Is Tennis Moving Into a New Golden Age? We Can Only Hope.
There was something for everyone. Roger Federer’s linen grace. Rafael Nadal’s punishing power. Novak Djokovic and his single-minded determination. The unwavering way Serena Williams dismantled tired tradition.
For two decades, professional tennis bathed in the golden glow provided by an unalterable hierarchy of players with distinctive styles and personalities that combined to define the game in the 21st century.
But time, and the coronavirus, changes everything.
For the second major championship in a row, as the Australian Open plays out in searing Melbourne heat, Federer and Williams find themselves at home, healing from injuries at age 40. We may never see them play top-flight tennis again.
Gone, too, of course, is Djokovic.
It’s unclear when the world No. 1 will return to major championship play, and how the scorn of fans will affect a player who has spent his career yearning for adoration. Depending on how the pandemic unfolds, tennis’s most famed vaccine refusenik could end up barred from traveling to the countries hosting the year’s biggest tournaments, imperiling his quest to break well past the 20 Grand Slam logjam he is in with Federer and Nadal.
Of the golden quartet, only Nadal made his way to Melbourne. A well-worn 35, he is coming off a foot injury that kept him out of the mix for most of last year.
He looked sharp during the Australian’s early stanza, perhaps good enough to summon greatness again and raise the championship trophy for a second time. Even if he does, how much longer can the Nadal we have known be the Nadal we revere?
What in tennis can be counted on anymore?
The days when the game could lean on the showstopping power of its rock star quartet to lure fans and add excitement — the days of penciling them in as locks to make at least the semifinals of every major title — those days are done.
Remember when Naomi Osaka was supposed to be the next big thing? Right now, her last major title win, the Australian Open last winter, seems in this time-warped stretch as if it occurred a decade rather than a year ago.
She left last year’s French Open midstream, using the occasion to open up about the anxiety and depression sitting heavy on her shoulders. She skipped Wimbledon, needing time away from the grind and glare. She lost early at the U.S. Open and the Tokyo Olympics. Last week, Osaka’s bid to repeat at Melbourne ended at the hands of the world’s 60th-ranked player.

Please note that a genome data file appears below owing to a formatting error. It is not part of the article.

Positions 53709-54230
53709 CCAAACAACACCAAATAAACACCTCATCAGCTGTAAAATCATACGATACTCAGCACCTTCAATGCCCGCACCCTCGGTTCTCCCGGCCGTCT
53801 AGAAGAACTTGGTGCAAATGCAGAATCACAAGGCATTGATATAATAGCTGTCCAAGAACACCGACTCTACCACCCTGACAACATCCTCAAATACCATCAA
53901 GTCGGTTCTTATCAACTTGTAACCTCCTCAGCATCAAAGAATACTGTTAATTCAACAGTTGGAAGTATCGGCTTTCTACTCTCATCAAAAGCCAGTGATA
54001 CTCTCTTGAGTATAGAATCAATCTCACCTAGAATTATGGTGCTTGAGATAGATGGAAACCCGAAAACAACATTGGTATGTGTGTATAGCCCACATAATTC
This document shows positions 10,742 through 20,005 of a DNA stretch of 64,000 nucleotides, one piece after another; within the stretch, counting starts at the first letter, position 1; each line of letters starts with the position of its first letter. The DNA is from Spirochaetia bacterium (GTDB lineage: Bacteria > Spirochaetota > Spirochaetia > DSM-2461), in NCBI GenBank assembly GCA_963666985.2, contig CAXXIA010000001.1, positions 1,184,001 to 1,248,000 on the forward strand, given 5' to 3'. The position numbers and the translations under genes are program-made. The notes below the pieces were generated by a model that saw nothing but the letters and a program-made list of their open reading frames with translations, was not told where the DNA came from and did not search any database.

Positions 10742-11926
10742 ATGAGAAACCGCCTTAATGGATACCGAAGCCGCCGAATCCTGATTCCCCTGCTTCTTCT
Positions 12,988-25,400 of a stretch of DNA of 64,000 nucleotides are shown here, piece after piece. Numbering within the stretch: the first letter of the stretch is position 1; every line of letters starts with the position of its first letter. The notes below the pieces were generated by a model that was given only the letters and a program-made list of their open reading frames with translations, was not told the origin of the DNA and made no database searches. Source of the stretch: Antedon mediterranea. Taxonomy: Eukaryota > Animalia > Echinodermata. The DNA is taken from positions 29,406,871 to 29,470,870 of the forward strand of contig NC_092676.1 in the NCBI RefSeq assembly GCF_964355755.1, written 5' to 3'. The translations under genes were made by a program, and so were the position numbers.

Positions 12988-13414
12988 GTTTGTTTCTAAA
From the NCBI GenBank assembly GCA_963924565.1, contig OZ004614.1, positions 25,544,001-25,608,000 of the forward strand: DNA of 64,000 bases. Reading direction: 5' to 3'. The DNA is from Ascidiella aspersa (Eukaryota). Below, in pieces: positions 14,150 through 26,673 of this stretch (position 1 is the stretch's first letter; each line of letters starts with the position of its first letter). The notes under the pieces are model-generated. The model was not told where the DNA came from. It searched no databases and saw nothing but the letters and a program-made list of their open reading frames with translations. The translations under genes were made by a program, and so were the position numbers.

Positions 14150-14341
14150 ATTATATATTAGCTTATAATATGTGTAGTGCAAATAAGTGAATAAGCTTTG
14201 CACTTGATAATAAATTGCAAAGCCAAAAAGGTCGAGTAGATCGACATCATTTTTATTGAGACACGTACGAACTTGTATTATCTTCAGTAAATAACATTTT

Remember Emma Raducanu and Leylah Fernandez, the upstart teenagers who electrified last summer’s U.S. Open by making the women’s finals? Neither has done much since. Fernandez lost in the first round last week. Raducanu got tossed off in the second.
Maybe there’s a silver lining in the game’s newfound uncertainty. Free of the shadow cast by the biggest stars, it’s easier to gain enthusiasm for a wider cast.
During the initial week at Melbourne Park, that meant marveling at Amanda Anisimova, 20, as she ripped backhand winners past Osaka in an upset win. Or watching Carlos Alcaraz, 18, sprint, slide and stretch to keep a point alive before suddenly hauling off and smacking a full-throttle winner.
Uncertainty provided more shine to the young Italian Jannik Sinner, as stunningly gifted an upstart as there is, as he pressed his way through the draw.
It put more focus on Ashleigh Barty, last year’s Wimbledon champion, possessor of the smoothest game this side of Federer.
Will Daniil Medvedev, who crushed Djokovic’s Grand Slam dreams by beating the Serb to win the 2021 U.S. Open, wrest away the world No. 1 ranking? What happens if he becomes one of the game’s consistent standard-bearers?
In Melbourne last week, Medvedev flashed his quirky and almost unfathomable game. Several of his strokes look as if they were self-taught and honed at a craggy public park by playing with duffers — the reflex volley with one hand on the racket’s throat, the gawky forehand that sometimes ends with legs splayed and a strangulating follow-through.
As Medvedev often has at Flushing Meadows, he showed he can be an engaging champion — witty, open and more than willing to play the villain with a wink.
This year, the typically rowdy Australian Open crowd has been using Cristiano Ronaldo’s famed “Siuuu!” celebration shout during matches. That has angered several players, Medvedev included, who thought the chants were boos during his victory over Nick Kyrgios. As we might expect based on his past shenanigans at the U.S. Open, Medvedev raised hackles from the crowd when he scolded them for the chant in an on-court interview.
He later explained with his customary willingness to draw ire: “It’s not everybody who is doing it. But those who are doing it probably have a low I.Q.”
Imagine Federer saying such a thing about fans. Impossible. But maybe that’s a good and energizing change.
It is difficult to let go of a generation.
A new era has arrived. All we can do is embrace it, wait patiently, and hope for the best.